But once things have happened and there’s a reaction to it, I think the one that bothers me the most [is] the response of “This is an isolated case, this is nothing to do with the program, it’s no reflection on us, this is just that person”—especially in cases where there’s multiple players involved and everyone’s like, “Nothing to do with the culture of the team.” I can’t believe Tennessee got off the hook so easily, that [Head Coach] Butch Jones got off the hook for what came out about his program. [Ed. note: Last July, the University of Tennessee settled out of court with eight women who claimed to have been assaulted by members of the UT football team. Jones reportedly called one player who attempted to help a victim “a traitor.”]. It blows my mind, but people just buy into this idea of isolation, [and see] these cases in isolation, so much so that they’re willing to overlook systemic issues and believe that. I find that endlessly frustrating.
Your next project is about still loving sports when they don’t love you. How do you do that? Do you still enjoy sports at all?
I love sports. I still every once in a while will watch some football, kind of like an old-habits-die-hard kind of thing. But I think part of it is, I watch a lot of tennis, and I don’t write very much about tennis. I sort of try to isolate myself. I mean, I get it: here’s a sport I love, I don’t want to know anything about it, I just want to watch and play. I get that impulse; it’s much easier to manage all of this.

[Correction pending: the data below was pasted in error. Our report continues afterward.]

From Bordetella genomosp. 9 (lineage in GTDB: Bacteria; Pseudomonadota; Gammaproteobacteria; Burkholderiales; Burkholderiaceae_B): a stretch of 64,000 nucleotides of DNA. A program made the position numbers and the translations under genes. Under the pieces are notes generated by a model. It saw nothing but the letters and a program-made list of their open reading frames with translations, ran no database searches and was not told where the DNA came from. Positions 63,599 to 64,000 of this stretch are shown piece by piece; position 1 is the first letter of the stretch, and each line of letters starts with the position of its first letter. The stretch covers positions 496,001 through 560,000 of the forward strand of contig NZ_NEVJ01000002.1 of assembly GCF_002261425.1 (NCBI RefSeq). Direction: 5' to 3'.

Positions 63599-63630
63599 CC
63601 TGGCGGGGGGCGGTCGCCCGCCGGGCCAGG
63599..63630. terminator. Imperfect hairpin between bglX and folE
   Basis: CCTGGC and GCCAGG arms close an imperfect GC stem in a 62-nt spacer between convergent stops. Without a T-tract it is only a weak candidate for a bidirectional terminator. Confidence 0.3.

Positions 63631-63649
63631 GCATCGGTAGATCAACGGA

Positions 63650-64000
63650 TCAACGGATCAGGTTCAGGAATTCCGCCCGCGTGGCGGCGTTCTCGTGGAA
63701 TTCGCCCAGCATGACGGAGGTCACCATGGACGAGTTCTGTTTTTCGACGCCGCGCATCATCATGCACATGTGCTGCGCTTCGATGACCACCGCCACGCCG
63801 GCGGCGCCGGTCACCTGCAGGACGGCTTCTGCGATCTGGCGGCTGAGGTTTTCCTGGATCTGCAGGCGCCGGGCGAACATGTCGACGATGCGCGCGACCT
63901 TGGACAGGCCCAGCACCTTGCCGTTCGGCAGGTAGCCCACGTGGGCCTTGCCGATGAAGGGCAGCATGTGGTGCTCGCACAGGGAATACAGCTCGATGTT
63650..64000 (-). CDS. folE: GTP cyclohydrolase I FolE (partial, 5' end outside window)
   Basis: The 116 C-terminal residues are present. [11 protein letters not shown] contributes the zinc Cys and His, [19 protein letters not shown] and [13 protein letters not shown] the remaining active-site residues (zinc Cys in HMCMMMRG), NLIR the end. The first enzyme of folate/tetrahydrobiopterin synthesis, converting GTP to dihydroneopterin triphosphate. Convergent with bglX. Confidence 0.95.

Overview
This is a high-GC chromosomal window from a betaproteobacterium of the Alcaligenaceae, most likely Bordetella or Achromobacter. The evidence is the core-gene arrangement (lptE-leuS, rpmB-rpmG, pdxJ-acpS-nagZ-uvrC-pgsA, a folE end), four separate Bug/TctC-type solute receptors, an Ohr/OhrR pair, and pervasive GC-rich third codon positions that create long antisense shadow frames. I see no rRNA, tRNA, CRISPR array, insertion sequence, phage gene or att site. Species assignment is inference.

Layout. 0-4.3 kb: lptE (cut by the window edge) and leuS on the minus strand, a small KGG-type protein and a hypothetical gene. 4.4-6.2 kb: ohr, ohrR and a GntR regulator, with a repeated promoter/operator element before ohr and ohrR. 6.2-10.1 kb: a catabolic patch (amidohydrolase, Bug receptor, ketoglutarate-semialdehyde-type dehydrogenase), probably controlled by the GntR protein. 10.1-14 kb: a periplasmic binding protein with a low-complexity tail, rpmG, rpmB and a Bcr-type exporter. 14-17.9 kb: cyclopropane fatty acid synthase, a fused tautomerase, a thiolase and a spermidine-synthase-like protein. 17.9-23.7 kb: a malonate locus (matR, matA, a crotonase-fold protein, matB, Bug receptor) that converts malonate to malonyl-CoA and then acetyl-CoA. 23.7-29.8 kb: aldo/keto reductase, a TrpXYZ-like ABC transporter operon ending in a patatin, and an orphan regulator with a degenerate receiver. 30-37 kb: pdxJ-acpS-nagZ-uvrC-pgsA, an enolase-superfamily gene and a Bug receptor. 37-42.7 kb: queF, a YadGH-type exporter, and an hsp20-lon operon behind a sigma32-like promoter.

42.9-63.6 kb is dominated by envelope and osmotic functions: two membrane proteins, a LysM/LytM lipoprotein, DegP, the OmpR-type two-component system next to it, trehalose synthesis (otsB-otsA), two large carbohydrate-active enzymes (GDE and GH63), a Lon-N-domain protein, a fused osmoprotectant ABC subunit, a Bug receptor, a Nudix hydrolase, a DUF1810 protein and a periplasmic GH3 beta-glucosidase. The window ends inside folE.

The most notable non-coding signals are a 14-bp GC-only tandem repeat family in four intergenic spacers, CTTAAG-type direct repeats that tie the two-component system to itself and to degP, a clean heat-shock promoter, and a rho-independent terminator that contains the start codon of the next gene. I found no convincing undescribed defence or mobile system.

But I don’t know, I just love sports so much that I can’t imagine not watching in some way. I love competition. [But] I have this particular issue that I care a lot about and I do think of survivors when I’m watching college football in a way that it’s very difficult to continue to watch.
“People just buy into this idea of isolation so much so that they’re willing to overlook systemic issues. I find that endlessly frustrating.”
I also think the whole system is exploitative. I think they should be paying the players, they should be trying harder to make sure they get their degrees and give them a good education. Watching them crash their bodies into each other, knowing what they’re doing to their bodies and their brains, that they’re not going to get medical care when they leave the university… These are all things that have a direct influence on my ability to enjoy watching football. I don’t struggle as much with college basketball in that sense, even though there’s some of that as far as paying and education, and I know some stories there around sexual violence.
But I think with all of these things, any kind of pop-culture consumption in this world, women, people of color, any kind of marginalized group, you just kind of get used to consuming things that aren’t very nice to you. I’m taking in misogyny like all the time. I turn on whatever TV show and they make jokes that belittle women and minimize sexual violence. That’s happening all the time all around me and I don’t know—I guess you just get good at compartmentalizing it. FL